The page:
Minneapolis Cop Shoots and Kills Australian Woman Through Door of His Car [UPDATED w/ comments from ACLU]

The shooting of Justine Ruszczyk has attracted international attention and outrage for reinforcing the idea that American cops look at citizens as threats rather than employers who hire them to serve and protect them.

A Minneapolis police officer reportedly shot Ruszczyk, who was dressed in pajamas, while she was talking to his partner. The officer shot the woman through the driver's side window of the squad car while in the passenger seat.

The officer who shot her was not identified but was placed on paid leave, according to the police chief, Janee Harteau. Neither officer had his body camera activated despite department policy. Because the cop shot her from inside vehicle, the incident was not caught on dash camera.

The Minnesota Department of Public Safety's Bureau of Criminal Apprehension (BCA) is investigating the shooting, and acknowledged in a press release that the officers' body cameras were off and that the dash camera didn't record the shooting. Investigators are looking for whether other video of the incident might exist.

"I am heartsick and deeply disturbed by what occurred last night. My thoughts are now with everyone affected by this tragic incident, especially the deceased woman and her family," Minneapolis Mayor Betsy Hodges said in a Facebook post. "The City will continue to provide updated information on this incident, and the BCA's investigation, as soon as we have it."

Ruszczyk, an Australian, had lived in the U.S. for three years and was set to marry Don Damond, a local businessman, whose surname she sometimes used. She had called 911 herself to report a possible assault in the alleyway outside her home.

"America sucks, these cops need to get trained differently," Ruszcyk's step-son, Zach Damond, said on a video posted online. "I'm just done, fuck the police. I'm just done. This has to stop."

The incident demonstrates the urgent need for higher employment standards at police departments across the country. Specifically, policies requiring the use of body cameras should be coupled with disciplinary measures that include termination for failure to activate body cameras as required.

And this kind of policy needs to be enforced vigorously. In that way, it can be possible to remove officers who have a habit of ignoring their body cameras before they fail to activate it during a violent incident.

Further, a national police offender's registry, if used vigorously, could keep such problematic cops from getting employment in law enforcement elsewhere.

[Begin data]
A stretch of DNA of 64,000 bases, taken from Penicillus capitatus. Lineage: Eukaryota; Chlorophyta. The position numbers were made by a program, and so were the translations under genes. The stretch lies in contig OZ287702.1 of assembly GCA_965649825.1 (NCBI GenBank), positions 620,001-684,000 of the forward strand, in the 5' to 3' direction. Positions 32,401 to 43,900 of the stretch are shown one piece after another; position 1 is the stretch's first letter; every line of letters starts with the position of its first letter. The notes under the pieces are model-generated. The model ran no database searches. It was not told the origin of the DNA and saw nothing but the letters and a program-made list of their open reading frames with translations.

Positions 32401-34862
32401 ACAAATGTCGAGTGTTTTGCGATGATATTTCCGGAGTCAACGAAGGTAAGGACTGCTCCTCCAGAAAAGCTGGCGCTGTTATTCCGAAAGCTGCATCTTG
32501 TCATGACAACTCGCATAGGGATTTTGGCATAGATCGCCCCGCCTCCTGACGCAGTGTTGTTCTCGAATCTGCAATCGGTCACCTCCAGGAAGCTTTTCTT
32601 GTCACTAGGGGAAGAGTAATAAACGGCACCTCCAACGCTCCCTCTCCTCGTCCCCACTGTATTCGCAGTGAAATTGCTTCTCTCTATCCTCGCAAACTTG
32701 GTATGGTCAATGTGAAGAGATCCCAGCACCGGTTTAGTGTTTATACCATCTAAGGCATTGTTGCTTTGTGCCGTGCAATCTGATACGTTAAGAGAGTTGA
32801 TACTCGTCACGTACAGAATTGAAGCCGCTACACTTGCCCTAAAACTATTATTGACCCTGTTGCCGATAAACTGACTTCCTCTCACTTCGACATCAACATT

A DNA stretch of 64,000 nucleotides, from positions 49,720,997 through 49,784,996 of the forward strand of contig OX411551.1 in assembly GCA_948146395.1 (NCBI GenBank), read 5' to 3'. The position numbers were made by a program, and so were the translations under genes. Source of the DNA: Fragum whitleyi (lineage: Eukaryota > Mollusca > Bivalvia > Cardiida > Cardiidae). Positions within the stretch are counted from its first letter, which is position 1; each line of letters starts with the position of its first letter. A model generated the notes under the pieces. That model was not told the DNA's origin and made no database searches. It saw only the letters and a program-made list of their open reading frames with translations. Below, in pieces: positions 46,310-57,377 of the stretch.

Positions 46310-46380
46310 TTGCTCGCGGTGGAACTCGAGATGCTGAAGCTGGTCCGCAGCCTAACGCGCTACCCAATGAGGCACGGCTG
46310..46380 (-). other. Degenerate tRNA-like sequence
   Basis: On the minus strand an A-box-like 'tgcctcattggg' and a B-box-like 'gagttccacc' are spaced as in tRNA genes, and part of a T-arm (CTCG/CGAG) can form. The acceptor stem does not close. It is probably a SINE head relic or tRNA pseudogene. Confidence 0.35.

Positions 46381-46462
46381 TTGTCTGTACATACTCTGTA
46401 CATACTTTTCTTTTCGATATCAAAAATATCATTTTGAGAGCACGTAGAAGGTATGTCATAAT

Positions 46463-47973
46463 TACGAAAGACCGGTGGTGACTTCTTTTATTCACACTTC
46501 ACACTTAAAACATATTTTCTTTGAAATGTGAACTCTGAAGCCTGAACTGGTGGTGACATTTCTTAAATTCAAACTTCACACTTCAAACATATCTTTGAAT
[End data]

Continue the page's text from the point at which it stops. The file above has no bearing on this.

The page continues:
For there to be any hope about improving police standards and reducing incidents of violence, it has to become easier to fire bad cops and harder for such cops to get jobs in other jurisdictions.

Minneapolis police were equipped with body cameras starting in early 2016, and department policy require them to be turned on during suspicious person and traffic stops, chases, and public contact that involves verbal or physical confrontation.

It also calls for disciplinary measures up to and including termination for failing to comply. It won't be known whether any disciplinary measures will be taken against these two officers for their failure to turn on the body cameras in the first place at least until their names are released to the public.

The Minneapolis police body camera policy also calls for officers to obtain consent when possible before turning on their body cameras. It remains to be seen whether this offers enough of a loophole for cops to wriggle out of trouble in police shootings such as this one.

The city apologized last year for not publicizing the department's body camera policy before rolling ou the cameras themselves.

UPDATE: The American Civil Liberties Union (ACLU) of Minnesota has called on the two officers to face penalties for violating department body cam policy. "This violation of policy thwarted the public's right to know what happened to Ms. Damond and why the police killed her," said Teresa Nelson, the interim executive director of the Minnesota ACLU, in a statement. "The two officers broke the policy not only when they didn't activate the body cameras before the incident, but also when they failed to do so after the use of force."

"These two officers should face penalties for breaking policy 4-223 and making the truth so much harder to find," she said. "Consequences should be added to the policy to ensure better compliance and accountability.

The ACLU also called for the release of audio of Damond's 911 call and any audio that may have been recorded by the dash camera.